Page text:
A new report from the Public Policy Institute of California shows that the majority of Californians want more restrictions on water usage.
Gov. Jerry Brown signed legislation Friday that speeds up $1 billion in water infrastructure spending amid the worst drought in a generation, although much of the plan was drawn with future dry years in mind.
A plan to pump $1 billion of water spending into drought-stricken California cleared the Legislature on Thursday and was sent to Gov. Jerry Brown, who is expected to sign the legislation.
Climbing temperatures and a lack of snow have ended the ski season at the Bear Mountain and Snow Summit resorts.
The state Senate has approved a $1 billion proposal to speed up spending on water projects in drought-stricken California.
"When it comes to helicopter protection and firefighting, there is really no other tool out there that does what helicopters do," said Jason Nava, a captain and superintendent for the Kern County Fire Department.
New water-use restrictions could keep Bakersfield spray parks closed all summer.
Gov. Jerry Brown and legislative leaders on Thursday proposed legislation to accelerate more than $1 billion in drought-relief spending for California as it copes with a fourth dry year and Brown urges residents to reduce water use.
Local water agencies and districts are sorting out exactly how they'll comply with new state rules requiring a limit to days outdoor watering is allowed.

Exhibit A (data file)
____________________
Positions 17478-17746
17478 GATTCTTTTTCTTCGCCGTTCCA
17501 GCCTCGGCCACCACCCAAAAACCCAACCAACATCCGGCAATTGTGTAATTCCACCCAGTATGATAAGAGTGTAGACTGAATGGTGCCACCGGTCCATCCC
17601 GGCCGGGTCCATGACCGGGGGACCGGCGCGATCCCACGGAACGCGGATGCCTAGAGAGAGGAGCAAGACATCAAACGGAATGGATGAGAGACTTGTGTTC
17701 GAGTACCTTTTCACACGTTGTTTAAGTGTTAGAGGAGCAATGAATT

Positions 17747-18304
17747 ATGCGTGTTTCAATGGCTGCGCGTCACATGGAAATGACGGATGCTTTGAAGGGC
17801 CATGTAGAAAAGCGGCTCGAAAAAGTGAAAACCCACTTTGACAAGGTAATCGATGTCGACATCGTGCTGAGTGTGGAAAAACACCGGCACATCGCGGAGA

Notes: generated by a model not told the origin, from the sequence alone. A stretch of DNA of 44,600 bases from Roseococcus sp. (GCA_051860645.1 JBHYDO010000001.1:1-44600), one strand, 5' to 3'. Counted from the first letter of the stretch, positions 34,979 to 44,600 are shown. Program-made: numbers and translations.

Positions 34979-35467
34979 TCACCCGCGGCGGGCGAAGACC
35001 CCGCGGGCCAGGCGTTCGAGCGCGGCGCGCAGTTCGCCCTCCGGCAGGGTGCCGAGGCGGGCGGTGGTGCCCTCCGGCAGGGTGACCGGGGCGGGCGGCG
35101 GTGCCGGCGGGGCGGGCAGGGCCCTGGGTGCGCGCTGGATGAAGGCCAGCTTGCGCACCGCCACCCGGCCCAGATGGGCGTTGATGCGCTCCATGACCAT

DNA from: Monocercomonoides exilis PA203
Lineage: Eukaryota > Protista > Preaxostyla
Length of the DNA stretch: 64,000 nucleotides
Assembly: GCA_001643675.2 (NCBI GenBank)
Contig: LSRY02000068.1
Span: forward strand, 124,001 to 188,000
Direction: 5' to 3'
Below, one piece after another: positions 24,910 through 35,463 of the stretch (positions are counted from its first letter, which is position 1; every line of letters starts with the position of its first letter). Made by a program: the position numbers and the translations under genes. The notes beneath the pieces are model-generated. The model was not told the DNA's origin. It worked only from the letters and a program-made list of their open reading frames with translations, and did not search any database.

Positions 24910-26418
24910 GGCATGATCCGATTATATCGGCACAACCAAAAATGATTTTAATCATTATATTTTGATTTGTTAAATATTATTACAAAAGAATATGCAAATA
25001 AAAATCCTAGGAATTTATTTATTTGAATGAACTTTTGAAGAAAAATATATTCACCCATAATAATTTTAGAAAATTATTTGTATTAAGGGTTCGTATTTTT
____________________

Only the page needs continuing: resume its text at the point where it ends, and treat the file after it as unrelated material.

State water officials have ordered more conservation measures, including restrictions on the number of days when outdoor watering will be allowed.
Big wildfires have burned almost four times as many California acres as usual so far this winter, a sign of wildfire danger growing higher still as the state moves into its fourth year of drought.
California water regulators have approved more restrictions on lawn watering and are adding new limits on water use by businesses as the drought persists.
The Metropolitan and Kern County water agencies and other water districts are now offering farmers around Northern California's Feather River more for their water than farmers would earn if they used the water to grow crops. At $700 an acre foot of water, Sacramento Valley water holders are being offered about 40 percent more for their water this summer than last summer.
Fire officials says warm weather and the lack of rain have firefighters already keeping an eye out for wildfires across the state.
It's not just that the water gets double use, it's also all about the timing of that use. That's what Bakersfield officials say about an agreement with Southern California Edison, and how it will help deal with the current drought.